• antifm

            true but you also said the successful people also had
            “amazing industry contacts,Money and contacts to get some top-shelf remixers, Large fanbase…” which is why i posted the list above. These labels had none of these things and they release new music to a now growing fanbase weekly

          • antifm

            No problem Dilby. I dont mean to take this as you arguing a point and i hope you arent but if ti helps to see a few labels in the light of your querry, not a problem at all. How about these

            Clonk Records (Italy)
            Vamos Music (France)
            Progressive Grooves records (West Cordova, Vancouver)
            Date Records (Italy)
            Karmak Records (Larnaka, Cyprus)

            i can list more but that would be a moot point i think?

  • Grazz16

    I just started producing a year ago come Sept. and in that year I managed to get ~20 tracks signed by various record labels so a couple things from my experiences here:

    1. Get ready to be ignored, wait, and if you are really lucky, hear “no” a lot

    In my experience many labels who say they accept demos actually don’t bother to listen to them. Weeks will go by with no indication as to if a label has actually even seen your demo submission or not. There is a very easy way to track this as Soundcloud has a play counter. Unfortunately you are at their mercy here especially since, as the article pointed out, you should send your music to similar sounding labels. If they don’t listen there isn’t much you can do about it. My experience with being the “purple cow” is most labels don’t actually want this. They want you to sound like the rest of the music on their label. If you are too far outside their norm they aren’t likely to take a chance on you since they have built a fan base of people who want that specific sound.

    1b. When they do reject you in a email, thank them.

    As hard as it may be to take the rejection, I make a point of thanking each A&R guy who rejects a song for even listening to the track in the first place, because hell, 1/2 of them don’t even bother with that to being with. Never hurts to be nice.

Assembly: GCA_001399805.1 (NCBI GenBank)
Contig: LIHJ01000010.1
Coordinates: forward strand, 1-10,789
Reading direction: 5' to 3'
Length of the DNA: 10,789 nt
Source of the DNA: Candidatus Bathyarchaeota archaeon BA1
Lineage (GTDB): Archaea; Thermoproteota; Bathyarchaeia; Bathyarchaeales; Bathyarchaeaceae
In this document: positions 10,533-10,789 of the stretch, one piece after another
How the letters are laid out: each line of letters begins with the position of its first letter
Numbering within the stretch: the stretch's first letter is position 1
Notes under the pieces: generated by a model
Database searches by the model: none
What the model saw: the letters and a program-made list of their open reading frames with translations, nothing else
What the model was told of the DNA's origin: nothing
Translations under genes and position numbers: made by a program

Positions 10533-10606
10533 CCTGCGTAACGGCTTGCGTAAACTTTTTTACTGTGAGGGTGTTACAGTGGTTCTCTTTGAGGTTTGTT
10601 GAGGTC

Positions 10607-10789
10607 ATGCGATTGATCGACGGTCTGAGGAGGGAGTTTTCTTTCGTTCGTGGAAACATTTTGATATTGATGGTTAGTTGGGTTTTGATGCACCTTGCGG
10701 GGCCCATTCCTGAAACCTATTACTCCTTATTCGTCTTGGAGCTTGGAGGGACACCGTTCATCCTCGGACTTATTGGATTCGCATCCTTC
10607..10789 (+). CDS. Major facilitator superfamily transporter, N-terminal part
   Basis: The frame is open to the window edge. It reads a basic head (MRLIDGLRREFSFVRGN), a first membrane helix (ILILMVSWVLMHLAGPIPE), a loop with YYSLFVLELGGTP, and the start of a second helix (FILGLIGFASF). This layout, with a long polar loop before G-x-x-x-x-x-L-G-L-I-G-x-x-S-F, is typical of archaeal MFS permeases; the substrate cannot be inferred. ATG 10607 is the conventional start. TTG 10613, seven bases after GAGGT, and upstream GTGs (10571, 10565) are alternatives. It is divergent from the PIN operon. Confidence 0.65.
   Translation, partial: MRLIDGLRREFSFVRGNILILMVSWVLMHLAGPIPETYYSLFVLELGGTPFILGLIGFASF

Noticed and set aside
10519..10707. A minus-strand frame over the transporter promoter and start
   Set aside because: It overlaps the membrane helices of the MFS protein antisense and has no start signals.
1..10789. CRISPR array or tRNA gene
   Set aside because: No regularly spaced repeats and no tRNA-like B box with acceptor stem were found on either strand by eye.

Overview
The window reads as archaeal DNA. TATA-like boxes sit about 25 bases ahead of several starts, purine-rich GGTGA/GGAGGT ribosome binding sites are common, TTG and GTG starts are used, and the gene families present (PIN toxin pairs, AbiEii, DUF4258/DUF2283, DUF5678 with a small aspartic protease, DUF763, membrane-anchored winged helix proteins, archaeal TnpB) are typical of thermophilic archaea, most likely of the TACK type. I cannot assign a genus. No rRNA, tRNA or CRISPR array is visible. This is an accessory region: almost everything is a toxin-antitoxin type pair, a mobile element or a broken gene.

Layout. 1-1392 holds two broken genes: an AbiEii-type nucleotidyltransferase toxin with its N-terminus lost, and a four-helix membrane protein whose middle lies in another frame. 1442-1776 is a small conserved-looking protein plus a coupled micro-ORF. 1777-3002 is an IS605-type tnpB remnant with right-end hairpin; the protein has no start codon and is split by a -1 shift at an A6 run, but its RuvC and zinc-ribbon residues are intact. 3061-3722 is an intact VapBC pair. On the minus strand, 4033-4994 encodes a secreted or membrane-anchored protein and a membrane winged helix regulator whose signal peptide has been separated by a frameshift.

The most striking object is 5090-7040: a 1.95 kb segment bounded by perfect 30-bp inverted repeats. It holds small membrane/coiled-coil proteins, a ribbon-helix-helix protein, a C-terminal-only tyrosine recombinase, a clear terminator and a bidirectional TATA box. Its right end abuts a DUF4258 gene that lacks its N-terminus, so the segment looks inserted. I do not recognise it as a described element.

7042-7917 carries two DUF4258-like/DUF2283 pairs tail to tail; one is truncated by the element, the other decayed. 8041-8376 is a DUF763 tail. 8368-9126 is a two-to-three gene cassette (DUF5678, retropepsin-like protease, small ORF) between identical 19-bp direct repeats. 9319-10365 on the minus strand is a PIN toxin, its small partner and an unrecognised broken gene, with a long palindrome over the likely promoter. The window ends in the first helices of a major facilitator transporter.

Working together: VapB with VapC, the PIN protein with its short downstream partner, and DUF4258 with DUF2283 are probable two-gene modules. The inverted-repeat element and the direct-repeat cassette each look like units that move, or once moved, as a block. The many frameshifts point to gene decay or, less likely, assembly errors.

2. The industry works extremely slow when it comes to releases

    Of those 20 tracks I have signed, only 5 have actually been released, and those were my first ones which I’m almost embarrassed of compared to what I’m doing now. If a track does get signed you can expect a 3-6 month wait before it is released.

    3. When you send a track, use a private Soundcloud link, and try not to “double submit”

    Many labels will not even listen to a public link as they want exclusive content. technically you aren’t supposed to “double submit” to multiple labels either, however with no indication as to if they will even listen or not, you will be tempted to. Soundcloud has a feature to get around this where the stats of a track can be completely disabled so no one will know if its been listen to or not. That being said, some labels will get back to you in a timely fashion. Don’t double submit with these ones, give them a change to get back to you first.

    4. Don’t expect to make any money off this

    Music sales are a joke in general now. On a single track with a 50-50 label/artist split in sales you might see 25cents off 1 sale. As the article mentioned, most people are looking at less than 100 copies sold per track unless you sign with a huge label right off the bat. You also collect this money very infrequently, its not your 2 week paycheck here.

    5. Don’t spam your demo on other people’s release tracks on Soundcloud

    This has got to be the worst etiquette ever. You have no idea how many times I’ve seen “i sent you a demo yesterday have you listen to it yet?” as a comment on a label’s latest Soundcloud release. Baaaad idea. If I were a label and I saw that, I’d blacklist you immediately.

    6. Have patience, never stop improving, and keep working hard.

    Sending tracks to labels can be brutally demoralizing and a serious blow to your ego. If possible try and get feedback from the A&R guys should they actually respond to you. Most of the time is super vague, but letting them know you want to improve is a good way to establish a relationship with the guys listening to your track. Maybe next time they’ll remember you and start tracking your progress. Last but not least, keep working hard and never stop improving. There is no end to what you need to know in the producing game, never think you are too good to learn something new and improve your skills.